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Thousands gather in streets demand President Zuma resignation | Coastweek

JOHANNESBURG (Xinhua) -- Supporters of the opposition party Democratic Alliance [left] gather in protest against South African President Jacob Zuma in Johannesburg, South Africa. Supporters [right] of South African President Jacob Zuma are dispersed in a march in Johannesburg. South Africans on Friday marched across the country calling for President Jacob Zuma to step down while his supporters also marched in solidarity with him. XINHUA PHOTO - YESHIEL PANCHIA

Thousands gather in streets demand President Zuma resignation

CAPE TOWN South Africa (Xinhua) -- Thousands of people gathered outside Parliament on Friday to demand the resignation of South African President Jacob Zuma.

The protest went on peacefully under the watchful eye of police.

It was part of a nationwide shutdown amid growing calls for Zuma to resign. Pro-Zuma marchers also arrived in Parliament to counter anti-Zuma protests.

Police said the number of anti-Zuma protesters outnumbered that of pro-Zuma marchers, who are staunch supporters of the ruling African National Congress (ANC).

More people arrived in mid-day to join in anti-Zuma protesters.

"It is one of the biggest protest against Zuma during his tenure," a police officer said on condition of anonymity.

Nobel Peace laureate Archbishop Emeritus Desmond Tutu and his wife Leah joined anti-Zuma protesters in Hermanus near Cape Town.

Elsewhere in Cape Town, protesters formed human chains along streets, to express their unhappiness with Zuma who is facing mounting pressure to resign after he reshuffled the cabinet last week.

The reshuffle affected 10 ministers and 10 deputy ministers, notably Finance Minister Pravin Gordhan.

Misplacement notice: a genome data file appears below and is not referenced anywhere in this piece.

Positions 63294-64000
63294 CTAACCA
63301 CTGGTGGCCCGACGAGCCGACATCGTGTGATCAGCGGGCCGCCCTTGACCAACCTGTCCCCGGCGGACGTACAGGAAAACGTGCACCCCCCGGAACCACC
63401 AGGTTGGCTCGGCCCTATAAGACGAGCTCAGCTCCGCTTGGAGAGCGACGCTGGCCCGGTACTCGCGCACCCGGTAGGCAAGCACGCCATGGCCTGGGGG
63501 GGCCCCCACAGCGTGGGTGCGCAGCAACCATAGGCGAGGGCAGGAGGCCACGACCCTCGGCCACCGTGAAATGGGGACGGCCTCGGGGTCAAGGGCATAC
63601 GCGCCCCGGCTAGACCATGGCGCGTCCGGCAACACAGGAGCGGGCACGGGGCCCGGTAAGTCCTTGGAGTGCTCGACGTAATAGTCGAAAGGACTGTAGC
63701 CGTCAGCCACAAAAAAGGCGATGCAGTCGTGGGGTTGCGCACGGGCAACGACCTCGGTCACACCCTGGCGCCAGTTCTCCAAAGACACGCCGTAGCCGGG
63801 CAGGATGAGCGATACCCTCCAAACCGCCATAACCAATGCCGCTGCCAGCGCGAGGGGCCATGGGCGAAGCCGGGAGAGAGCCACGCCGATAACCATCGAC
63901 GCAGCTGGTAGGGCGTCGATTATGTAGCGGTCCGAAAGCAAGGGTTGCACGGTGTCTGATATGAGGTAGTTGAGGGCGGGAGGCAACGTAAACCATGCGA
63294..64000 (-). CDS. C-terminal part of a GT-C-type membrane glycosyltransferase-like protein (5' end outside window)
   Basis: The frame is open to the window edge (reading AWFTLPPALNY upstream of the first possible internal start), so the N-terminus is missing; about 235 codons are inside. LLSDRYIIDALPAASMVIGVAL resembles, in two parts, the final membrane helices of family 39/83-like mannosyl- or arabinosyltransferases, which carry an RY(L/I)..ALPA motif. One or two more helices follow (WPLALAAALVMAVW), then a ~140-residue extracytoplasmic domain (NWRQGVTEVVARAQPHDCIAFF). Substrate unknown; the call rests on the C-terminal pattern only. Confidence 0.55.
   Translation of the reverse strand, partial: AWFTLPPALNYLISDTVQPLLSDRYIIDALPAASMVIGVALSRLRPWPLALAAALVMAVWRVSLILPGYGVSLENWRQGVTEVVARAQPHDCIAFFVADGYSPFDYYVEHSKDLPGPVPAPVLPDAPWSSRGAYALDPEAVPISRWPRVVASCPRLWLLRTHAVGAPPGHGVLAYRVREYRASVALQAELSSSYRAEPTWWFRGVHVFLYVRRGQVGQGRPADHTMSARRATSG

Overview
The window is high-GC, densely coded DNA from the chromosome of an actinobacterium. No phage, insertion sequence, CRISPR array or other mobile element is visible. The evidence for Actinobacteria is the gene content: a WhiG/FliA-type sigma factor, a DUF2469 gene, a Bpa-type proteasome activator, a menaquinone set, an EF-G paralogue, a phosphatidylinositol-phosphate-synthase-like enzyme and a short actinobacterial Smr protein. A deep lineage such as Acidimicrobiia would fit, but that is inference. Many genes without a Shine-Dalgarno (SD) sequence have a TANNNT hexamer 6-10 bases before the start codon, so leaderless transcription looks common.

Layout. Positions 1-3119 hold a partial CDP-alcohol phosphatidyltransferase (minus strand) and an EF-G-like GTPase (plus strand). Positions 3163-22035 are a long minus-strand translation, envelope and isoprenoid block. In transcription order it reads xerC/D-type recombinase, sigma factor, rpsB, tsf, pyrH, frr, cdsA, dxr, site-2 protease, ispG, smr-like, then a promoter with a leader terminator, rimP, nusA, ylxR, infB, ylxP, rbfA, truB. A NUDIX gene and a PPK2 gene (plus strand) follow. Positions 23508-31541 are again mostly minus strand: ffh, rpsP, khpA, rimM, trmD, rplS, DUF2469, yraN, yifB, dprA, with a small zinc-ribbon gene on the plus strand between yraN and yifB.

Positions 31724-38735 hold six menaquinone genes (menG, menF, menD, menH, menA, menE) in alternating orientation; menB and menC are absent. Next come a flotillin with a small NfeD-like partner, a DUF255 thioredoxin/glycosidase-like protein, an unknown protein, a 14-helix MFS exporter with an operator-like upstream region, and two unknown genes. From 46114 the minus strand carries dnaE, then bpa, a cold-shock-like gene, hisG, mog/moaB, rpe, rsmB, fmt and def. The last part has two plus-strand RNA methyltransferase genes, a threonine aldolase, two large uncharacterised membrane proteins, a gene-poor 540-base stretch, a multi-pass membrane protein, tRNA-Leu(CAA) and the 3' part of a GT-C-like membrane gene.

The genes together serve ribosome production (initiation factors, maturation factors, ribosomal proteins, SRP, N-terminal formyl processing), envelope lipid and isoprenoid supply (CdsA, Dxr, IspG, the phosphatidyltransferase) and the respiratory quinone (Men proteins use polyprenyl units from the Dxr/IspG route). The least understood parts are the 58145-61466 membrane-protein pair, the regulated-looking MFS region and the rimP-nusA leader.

The reshuffle led to ratings agency Standard and Poor’s downgrading of South Africa’s credit outlook to junk status and a significant weakening of the rand.

Leaders from civil society, religious bodies and even ANC stalwarts have called on Zuma to quit.

On Thursday, the ANC warned against violence during the protests.

It distanced itself from radical ANC members who threatened to take up arms in self-defence during the national shutdown, organized by opposition parties and civic organizations.

"We condemn in the harshest possible terms reports of people seeking to take up arms in the name of the ANC. Such behavior has no place in a democratic society," the party said.

The ANC also denied reports that it has organized pro-ANC marches to counter the protests.

There have been reports of sporadic violence and intimidation in the run-up to the planned so-called "day of action" on Friday.

"Such actions have no place in democratic South Africa and threaten to turn the country back to a time where civic activism by citizens was stifled in the name of ‘preserving law and order’," the party said.

The ANC called on all South Africans to organize in a calm and measured fashion.

"We should not allow inflammatory rhetoric from certain elements, including on social media, to damage our fragile social fabric and turn South Africans against each other," said the organization.

The ANC said freedom of expression and association are the unalienable rights of all South Africans and are guaranteed by the Constitution.

By equal measure, in line with the right to freedom of association, it is also the prerogative of those who choose not to participate in any demonstrations, to not do so, the party said, adding that this should be respected and any form of coercion with regards to participation in the planned demonstrations, should be condemned.


South Africans march against President Jacob Zuma

PRETORIA South Africa (Xinhua) -- South Africans on Friday marched across the country calling for President Jacob Zuma to step down while his supporters also marched in solidarity with him.

The demonstration came after President Jacob Zuma reshuffled the cabinet and rating agencies S&P and Fitch respectively downgraded the country’s foreign currency sovereign credit rating.